Cereals have always held their share of the Indian breakfast platter. For example, flattened rice flakes (chivda/poha) with milk, is popular in western and central India; whole wheat grits (dalia) in northern India, alongside regional staples, have been traditionally preferred. For the most part, Indians have inclined towards consuming their quintessential hot, cooked breakfast; paranthas are a popular breakfast item in the north, and idli and dosa in the south. However, lifestyles are changing in tandem with increasing spending power, time-poverty, need for convenience, and health consciousness. These factors have encouraged Indians, especially in urban areas, to opt for breakfast cereals.
Breakfast cereals is a growing market in India which was pegged at USD 157 million in 2013 with the promise of double-digit growth over the next five years. Within this, hot cereals and muesli have been the fastest growing product categories in the recent past. Among hot cereals, oats has gained high acceptance and popularity; this can be attributed to the consumers’ awareness of the grain’s health benefits.
Breakfast cereal manufacturers have used the nutritional plank as a growth strategy. They have introduced healthy fortified options to suit the needs of different demographics, like Kellogg’s products in the kids’ category, all-family segment, and for aging adults. Furthermore, offerings have been customised to suit the Indian consumer’s taste (mango, kesar-elaichi, etc). The breakfast cereal market already offers various product categories (cornflakes, oats, muesli, wheat flakes, etc), the most popular in the Indian market being cornflakes, which holds over 50 percent of the market, followed by oats and muesli, which are on an upward stride vis-à-vis consumer acceptability.
India, being a large market (with growing middle-income group and double-income households), holds great potential for the breakfast cereal market, which in turn must provide healthy, convenient, and tasteful options. The success story of Kellogg’s, Bagrry’s, etc, reinforces the belief in the potential of the breakfast cereal market which, though at a growing stage with few national and international players, has captured a large share of the pie, witnessed healthy year-on-year growth in the past couple of years, and is positive about future business growth. In terms of product offerings, players will need to focus more on enhancing the variety and innovation, and also on efforts to boost consumer trials and acceptance.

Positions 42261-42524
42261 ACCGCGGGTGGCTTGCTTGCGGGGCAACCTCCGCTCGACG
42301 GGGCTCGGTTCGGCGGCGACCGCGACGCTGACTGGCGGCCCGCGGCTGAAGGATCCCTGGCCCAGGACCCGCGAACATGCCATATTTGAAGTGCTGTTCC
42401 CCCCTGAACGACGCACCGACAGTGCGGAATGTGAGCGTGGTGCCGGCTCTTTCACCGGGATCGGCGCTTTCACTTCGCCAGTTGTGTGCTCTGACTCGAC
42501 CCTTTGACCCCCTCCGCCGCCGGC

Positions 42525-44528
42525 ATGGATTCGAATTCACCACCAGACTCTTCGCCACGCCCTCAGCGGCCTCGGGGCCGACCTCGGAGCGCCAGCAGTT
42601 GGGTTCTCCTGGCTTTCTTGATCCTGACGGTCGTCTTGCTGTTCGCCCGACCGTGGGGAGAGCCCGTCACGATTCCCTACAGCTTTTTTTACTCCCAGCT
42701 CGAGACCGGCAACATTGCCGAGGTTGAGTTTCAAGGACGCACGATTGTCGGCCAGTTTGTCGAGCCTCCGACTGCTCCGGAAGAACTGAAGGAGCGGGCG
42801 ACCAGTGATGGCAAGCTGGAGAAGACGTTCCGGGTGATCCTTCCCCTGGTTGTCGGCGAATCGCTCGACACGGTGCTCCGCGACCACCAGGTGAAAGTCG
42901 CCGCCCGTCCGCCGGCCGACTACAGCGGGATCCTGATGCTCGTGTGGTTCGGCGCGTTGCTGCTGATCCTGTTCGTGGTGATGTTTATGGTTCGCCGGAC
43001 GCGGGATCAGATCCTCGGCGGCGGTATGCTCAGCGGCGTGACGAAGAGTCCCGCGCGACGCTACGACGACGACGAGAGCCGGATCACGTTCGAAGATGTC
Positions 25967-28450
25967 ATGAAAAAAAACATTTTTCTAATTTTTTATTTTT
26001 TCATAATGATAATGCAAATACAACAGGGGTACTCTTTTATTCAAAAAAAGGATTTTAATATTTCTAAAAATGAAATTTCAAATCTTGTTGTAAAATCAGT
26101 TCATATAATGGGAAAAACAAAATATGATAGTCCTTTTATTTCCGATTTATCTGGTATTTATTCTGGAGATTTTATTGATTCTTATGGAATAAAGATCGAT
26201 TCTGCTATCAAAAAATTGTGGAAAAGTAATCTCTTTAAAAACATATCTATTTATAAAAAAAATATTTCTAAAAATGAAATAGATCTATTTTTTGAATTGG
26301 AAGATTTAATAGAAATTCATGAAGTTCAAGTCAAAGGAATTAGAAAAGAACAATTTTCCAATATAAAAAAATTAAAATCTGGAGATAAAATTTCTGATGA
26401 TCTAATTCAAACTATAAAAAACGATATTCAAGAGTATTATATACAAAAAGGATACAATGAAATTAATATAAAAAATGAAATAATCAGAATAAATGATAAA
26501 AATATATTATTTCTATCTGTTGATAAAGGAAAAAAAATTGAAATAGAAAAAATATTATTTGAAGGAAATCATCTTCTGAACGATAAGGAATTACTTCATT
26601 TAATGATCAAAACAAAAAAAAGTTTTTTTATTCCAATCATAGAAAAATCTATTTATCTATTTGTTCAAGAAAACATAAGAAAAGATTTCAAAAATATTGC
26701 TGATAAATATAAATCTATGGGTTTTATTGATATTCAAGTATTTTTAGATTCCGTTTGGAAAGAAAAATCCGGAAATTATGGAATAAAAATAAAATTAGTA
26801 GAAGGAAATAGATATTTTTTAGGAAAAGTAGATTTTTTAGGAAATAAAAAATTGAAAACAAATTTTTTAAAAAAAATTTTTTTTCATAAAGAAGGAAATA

While there is no doubt about the potential of the breakfast cereal market in India, it is not going to be easy, with challenges abounding. The biggest challenge is competition as there are more than 50 regional players in the segment, apart from major players like Kellogg’s, PepsiCo’s Quaker Oats, Bagrry’s, etc. The confidence of existing players in terms of enhancing their reach, as well as of new entrants like Marico, Heinz, etc, will add to the competition. Competition can also be expected from other FMCG chains, which are not currently focussing on packaged breakfast as their core product offering, such as ready-to-eat players like Britannia with its range of ready-to-cook upmas, porridge, and pohas under the Healthy Start brand. This provides consumers with varied, healthy options that suit the Indian palate and can also be termed traditional. Additionally, brands like McDonald’s are eyeing the breakfast market in India with their range of breakfast menus that cater to travelling professionals.
Market penetration, with better, yet economical distribution, poses another challenge for international players who hope to enhance their existing market reach and foray into new market segments like low income groups.Although manufacturers are offering small packs at economical prices, widening the consumer base, however, requires that this economical range is available in categories other than oats.
Regional players have a competitive edge over bigger brands with their strong and robust local distribution network. Regional manufacturers are targeting not only kirana stores but also using multilevel and consumer-to-consumer marketing approaches to deepen their market penetration. These players are not spending aggressively in branding; however, they offer relatively better margins to kirana owners to push their products. Again, their products are relatively economical, compared to the bigger brands, and suit the pockets of the middle and lower economy classes. Bigger brands will need to develop a wholly new business model that can extend their reach amid such cutting edge competition.
Inflation in raw materials’ prices is another big hurdle not only because of increasing product prices, but also for limiting profit margins. This is increasing the cost passed on to the en-consumer, who might be tempted to switch over to relatively economical breakfast options.
Howsoever, increasing urbanisation, health consciousness, and incidences of heart attacks, diabetes, and blood pressure are pushing consumers to switch eating preferences from indulgent to wholesome. Breakfast cereal manufacturers are likely to benefit from this trend as health benefits are one of the factors due to which consumers purchase cereals. The surge in demand will also drive innovation in the breakfast cereal market, with the introduction of better product offerings as well as international brands. Thus, as the Breakfast Cereals market evolves, it will create scope to overcome challenges like product awareness, brand loyalty, understanding consumer buying behaviour, and developing products that tantalise the Indian consumers’ palate.